Nosatsu Junkie #1 by Ryoko Fukuyama Manga Review

 

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Title:  Nosatsu Junkie #1

Author:  Ryoko Fukuyama

Publisher:  TOKYOPOP

ISBN:  1598166549

May Contain Spoilers

Naka, rejected by an upper-classman because of her scary smile, curses her family’s genetic failings.  Everyone in her family looks like an ax-murderer when showing their pearly whites.  When the object of her affections confesses that he likes super popular model, Umi, because she smiles like a flower, Naka vows to become a model herself!  If she can learn the secret of Umi’s smile, her picture will be plastered in magazines, and her crush will soon come crawling back to her! 

After failing 19 auditions, she earns the nickname, Longshot.  Even after studying Umi’s every move, Naka still looks like a criminal on the lam when she smiles.  Then fortune smiles at her!  Umi drops her id card, and Naka learns her career threatening secret.  In order to shut her up, Umi gets her a job.  Will Naka ever learn to tame her scary smile?

Though it certainly doesn’t cover any new ground, Nosatsu Junkie was a pleasant read.  Naka’s affliction was amusing; she was constantly confused for a convenience store robber due to her evil smile.  I’m confused why she had to smile, as a quick glance through an Abercrombie catalog reveals page upon page of glowering models posed in a variety of unnatural positions.  Anyhoo…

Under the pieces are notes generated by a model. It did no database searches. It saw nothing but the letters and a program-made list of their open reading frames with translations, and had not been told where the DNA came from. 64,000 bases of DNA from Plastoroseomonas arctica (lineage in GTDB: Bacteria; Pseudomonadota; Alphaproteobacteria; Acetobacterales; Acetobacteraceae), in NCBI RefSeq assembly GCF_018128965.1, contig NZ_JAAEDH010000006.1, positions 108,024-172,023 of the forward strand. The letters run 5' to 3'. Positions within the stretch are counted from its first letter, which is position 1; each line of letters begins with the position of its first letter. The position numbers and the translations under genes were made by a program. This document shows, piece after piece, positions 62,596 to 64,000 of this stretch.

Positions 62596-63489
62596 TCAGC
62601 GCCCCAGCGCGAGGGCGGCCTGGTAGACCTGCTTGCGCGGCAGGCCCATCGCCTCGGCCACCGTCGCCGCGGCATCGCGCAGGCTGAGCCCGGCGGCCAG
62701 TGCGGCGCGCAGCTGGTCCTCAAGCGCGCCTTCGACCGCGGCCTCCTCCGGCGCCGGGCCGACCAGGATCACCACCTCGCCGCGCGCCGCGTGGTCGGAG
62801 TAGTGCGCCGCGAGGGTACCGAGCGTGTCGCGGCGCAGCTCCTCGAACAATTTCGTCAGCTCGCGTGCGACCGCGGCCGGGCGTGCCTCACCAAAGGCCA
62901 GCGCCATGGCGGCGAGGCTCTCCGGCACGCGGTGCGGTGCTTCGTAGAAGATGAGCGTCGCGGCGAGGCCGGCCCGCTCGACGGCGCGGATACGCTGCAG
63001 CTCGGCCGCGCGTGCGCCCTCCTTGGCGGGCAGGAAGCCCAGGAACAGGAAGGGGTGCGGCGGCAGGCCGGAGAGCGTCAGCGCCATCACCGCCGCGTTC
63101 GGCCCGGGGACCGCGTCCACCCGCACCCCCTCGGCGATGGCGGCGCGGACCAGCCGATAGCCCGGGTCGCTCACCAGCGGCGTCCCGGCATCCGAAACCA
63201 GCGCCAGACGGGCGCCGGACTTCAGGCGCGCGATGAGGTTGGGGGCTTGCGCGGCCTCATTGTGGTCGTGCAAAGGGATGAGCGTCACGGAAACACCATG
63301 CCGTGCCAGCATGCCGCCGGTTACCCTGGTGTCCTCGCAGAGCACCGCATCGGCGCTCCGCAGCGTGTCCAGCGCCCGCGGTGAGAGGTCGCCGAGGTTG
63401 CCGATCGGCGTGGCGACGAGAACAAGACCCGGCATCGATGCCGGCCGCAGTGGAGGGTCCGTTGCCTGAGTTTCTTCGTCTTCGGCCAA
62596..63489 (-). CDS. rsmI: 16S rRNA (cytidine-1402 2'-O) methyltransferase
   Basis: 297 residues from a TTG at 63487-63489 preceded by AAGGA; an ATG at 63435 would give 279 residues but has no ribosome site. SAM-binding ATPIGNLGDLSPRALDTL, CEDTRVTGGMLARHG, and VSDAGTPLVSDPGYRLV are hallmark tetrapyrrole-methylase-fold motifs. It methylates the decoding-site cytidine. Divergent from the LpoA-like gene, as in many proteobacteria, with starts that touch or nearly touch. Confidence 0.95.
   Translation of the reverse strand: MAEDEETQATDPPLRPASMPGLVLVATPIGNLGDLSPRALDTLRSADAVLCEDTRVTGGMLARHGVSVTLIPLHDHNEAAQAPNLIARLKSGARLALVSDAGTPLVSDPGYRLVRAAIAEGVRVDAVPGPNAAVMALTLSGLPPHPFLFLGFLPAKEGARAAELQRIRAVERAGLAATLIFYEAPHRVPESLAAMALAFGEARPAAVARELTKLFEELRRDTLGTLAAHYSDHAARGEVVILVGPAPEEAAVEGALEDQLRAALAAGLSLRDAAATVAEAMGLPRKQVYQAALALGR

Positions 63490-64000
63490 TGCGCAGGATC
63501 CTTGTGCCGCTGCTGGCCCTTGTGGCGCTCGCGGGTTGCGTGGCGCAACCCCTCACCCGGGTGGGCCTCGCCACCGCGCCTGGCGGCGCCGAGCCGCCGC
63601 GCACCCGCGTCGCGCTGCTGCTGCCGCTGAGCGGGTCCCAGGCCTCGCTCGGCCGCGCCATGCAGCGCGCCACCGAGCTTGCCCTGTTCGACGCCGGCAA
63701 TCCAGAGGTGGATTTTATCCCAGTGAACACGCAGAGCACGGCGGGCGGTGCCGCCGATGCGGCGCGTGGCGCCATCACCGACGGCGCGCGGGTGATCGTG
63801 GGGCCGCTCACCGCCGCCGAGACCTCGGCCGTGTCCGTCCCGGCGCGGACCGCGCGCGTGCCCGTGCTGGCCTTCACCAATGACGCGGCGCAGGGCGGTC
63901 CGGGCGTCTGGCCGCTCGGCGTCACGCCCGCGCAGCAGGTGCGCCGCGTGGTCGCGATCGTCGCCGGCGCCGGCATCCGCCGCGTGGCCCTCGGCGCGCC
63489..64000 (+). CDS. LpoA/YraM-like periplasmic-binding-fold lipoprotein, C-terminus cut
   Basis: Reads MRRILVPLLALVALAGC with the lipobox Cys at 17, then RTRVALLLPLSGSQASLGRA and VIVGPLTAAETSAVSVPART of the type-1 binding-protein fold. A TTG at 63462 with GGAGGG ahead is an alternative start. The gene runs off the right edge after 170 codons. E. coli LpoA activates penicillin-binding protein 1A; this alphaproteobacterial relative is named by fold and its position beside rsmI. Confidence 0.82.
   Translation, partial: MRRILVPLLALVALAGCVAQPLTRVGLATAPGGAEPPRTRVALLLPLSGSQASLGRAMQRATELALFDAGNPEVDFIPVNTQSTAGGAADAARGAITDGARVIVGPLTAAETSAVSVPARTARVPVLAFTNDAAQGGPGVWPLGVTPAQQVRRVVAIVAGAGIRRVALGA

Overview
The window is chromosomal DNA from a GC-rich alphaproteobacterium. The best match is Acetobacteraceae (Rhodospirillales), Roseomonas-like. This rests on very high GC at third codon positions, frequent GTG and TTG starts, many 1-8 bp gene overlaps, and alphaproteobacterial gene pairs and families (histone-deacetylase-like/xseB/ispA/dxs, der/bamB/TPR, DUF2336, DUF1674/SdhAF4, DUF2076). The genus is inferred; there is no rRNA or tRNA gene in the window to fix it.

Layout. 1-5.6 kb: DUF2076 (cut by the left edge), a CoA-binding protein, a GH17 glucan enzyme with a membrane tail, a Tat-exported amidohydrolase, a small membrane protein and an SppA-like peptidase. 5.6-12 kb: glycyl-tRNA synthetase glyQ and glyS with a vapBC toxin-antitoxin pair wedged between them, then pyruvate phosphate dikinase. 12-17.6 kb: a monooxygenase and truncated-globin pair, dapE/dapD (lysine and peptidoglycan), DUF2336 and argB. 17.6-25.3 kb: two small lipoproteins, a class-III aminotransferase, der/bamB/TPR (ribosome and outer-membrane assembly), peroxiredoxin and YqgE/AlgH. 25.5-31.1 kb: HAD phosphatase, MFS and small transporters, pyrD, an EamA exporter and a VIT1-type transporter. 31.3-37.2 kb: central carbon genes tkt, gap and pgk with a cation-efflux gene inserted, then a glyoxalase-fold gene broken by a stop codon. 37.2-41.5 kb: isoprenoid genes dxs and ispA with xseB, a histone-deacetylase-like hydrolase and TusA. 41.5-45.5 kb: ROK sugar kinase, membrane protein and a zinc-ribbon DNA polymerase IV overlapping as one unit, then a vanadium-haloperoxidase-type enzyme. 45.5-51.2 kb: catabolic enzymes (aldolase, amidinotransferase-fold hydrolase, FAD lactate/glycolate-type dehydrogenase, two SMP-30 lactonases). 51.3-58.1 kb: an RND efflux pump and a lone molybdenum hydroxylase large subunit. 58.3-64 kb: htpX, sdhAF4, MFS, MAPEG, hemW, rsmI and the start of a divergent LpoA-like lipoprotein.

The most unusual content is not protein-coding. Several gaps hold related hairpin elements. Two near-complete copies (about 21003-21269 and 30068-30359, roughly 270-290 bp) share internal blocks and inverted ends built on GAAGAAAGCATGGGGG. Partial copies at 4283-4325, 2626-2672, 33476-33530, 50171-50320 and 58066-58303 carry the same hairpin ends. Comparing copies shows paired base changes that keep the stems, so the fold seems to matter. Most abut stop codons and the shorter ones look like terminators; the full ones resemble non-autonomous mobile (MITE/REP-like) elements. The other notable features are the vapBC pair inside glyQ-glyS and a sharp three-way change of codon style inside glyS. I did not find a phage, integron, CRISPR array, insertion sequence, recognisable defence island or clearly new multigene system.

When Umi drops her id card for Mino Proctology (she’s experiencing some vague problem with her bottom), Naka learns the shocking truth about her.  Umi is really, get ready for this, a guy!  Yes, I think this is the 3rd book about models where someone has to cross dress for whatever screwy reason.  When Umi went to watch his neighbor at her first modeling job, she lost her nerve and ran screaming from the set.  Umi was quickly recruited to take her place, and was an overnight sensation.  Enjoying all of the attention and adoration, he continued with the charade.

As Umi and Naka are thrown together, both on jobs and at auditions, they slowly begin fostering confusing feelings for each other.  Even as Umi bullies her, Naka wants to protect his secret.  When a snide photographer has Umi’s confidence in tatters, Naka wants to protect him from the overly-critical Tsutsumi.  Umi rages with jealousy whenever Naka mentions Tsutsumi’s name.  They seem to bring out the best abilities of the other, despite not being sure if they even like each other.  I am looking forward to watching their tangled relationship sort itself out, and I think they make a really cute couple.

The art is simple, without a lot of background noise.  I like the character designs, and their facial expressions never leave any question as to how they feel. Ryoko Fukuyama’s strength is revealing her characters’ emotions, with just a slight curve of their lips, or the crease of their brows speaking volumes to the reader.

This was a fun first volume, and I’m looking forward to the next. 

Grade: B

Recommended for Teen 13+

Red River #13 by Chie Shinohara Manga Review